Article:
Many of the bank's assets (loans) are bonds of euro-periphery countries which trade from 30 cents on the dollar in the case of Greece to 80 or 90 cents on the dollar for other countries. But, every one of these bonds are being valued at 100 cents on the dollar on every bank balance sheet, ie., they are not marked to market. Suffice it to say that these sovereign debt holdings have already wiped out the common equity at most banks in Europe and deposits are at risk. See the chart below All European banks are either underwater now, or soon will be, in another panic situation. That would also explain the very low bank stock valuations.
The following chart shows how deficient Euro-bank equity capital remains:
|Eurobank Total Leverage (Common Equity to Assets)|
With Leverage Still High, Please Don't Scare Away Depositors!!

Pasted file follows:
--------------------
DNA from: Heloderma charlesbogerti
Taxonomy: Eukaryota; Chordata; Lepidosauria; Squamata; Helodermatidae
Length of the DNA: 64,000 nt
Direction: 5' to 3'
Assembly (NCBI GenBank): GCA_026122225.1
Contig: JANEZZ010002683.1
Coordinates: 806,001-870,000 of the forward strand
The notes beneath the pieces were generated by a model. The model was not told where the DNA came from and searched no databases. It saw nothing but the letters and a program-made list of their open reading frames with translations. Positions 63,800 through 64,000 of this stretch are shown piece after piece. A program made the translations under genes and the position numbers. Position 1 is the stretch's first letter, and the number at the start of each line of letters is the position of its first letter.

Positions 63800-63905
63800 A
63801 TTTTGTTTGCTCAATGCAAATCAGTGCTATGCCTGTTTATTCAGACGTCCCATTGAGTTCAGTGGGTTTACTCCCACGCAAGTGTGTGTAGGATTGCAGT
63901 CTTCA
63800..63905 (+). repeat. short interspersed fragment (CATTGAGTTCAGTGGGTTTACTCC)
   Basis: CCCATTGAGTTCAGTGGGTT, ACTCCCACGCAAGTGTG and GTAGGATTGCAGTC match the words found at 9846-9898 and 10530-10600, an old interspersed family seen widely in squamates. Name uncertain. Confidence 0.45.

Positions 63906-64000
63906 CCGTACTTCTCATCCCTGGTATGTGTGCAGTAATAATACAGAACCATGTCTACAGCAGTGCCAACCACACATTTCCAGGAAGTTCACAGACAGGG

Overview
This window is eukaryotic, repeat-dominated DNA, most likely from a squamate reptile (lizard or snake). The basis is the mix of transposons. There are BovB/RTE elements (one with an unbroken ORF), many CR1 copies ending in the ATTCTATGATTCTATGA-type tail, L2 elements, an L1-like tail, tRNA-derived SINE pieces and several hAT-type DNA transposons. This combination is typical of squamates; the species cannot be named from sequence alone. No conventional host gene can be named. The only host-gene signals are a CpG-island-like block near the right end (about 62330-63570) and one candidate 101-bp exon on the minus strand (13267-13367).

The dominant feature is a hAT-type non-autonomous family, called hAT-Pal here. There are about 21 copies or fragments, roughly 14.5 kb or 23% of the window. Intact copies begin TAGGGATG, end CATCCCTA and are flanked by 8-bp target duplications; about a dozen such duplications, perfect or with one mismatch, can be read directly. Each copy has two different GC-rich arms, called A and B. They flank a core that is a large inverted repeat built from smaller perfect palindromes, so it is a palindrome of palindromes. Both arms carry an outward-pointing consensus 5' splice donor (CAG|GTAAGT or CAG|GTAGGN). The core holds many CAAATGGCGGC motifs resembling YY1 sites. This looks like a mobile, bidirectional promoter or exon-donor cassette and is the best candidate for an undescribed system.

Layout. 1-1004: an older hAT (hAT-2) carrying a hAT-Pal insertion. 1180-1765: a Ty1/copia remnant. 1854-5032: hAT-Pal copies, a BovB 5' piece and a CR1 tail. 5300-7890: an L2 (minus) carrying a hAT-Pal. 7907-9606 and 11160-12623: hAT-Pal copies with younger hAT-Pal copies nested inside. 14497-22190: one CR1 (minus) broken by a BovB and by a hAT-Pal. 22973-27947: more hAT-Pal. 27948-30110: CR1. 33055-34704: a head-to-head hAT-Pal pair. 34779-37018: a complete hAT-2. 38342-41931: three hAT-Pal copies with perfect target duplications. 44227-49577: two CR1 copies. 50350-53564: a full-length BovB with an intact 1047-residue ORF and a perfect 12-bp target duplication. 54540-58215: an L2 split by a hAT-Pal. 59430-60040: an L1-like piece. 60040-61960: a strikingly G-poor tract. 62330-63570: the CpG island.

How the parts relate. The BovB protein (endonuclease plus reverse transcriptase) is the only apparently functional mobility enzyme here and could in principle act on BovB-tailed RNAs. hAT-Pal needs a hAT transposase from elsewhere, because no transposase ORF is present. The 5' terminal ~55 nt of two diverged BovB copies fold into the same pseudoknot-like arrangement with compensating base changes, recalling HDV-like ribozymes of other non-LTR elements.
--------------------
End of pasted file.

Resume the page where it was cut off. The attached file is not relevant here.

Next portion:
Since deposits are a source of capital funding, the last thing you'd want to do is to cause people to withdraw their deposits when you need more capital! That's a risk created by the European officials in "scaring off" depositors by their recent actions in Cyprus.
|Bank Loan to Deposit Ratios (click to enlarge)|
The chart [above] explains why not only is Europe's several asset constrained, it is also running out of funding, in the form of depositor cash: the most critical bank liability. Remember: without incremental deposits, banks can not invest in new assets, unless they generate cash from operations, and thus grow shareholder equity. There is a problem: as the final chart below shows, Europe, and especially Scandinavia which has consistently remained off the radar, is literally off the charts when it comes to LTD ratios.
With banks such as Danske, SHB, Swebank, DnB, and Nordea literally at 200% Loan-to-Deposits, but most other European banks too, even the tiniest outflow in deposit cash (ala what is happening in the PIIGS) will send the system into yet another liquidity spasm.Unless banks lower their leverage, by raising equity capital or deposits, as American banks have done, there are going to continue to be bailouts and financial fragility in Europe. Entire countries are at risk.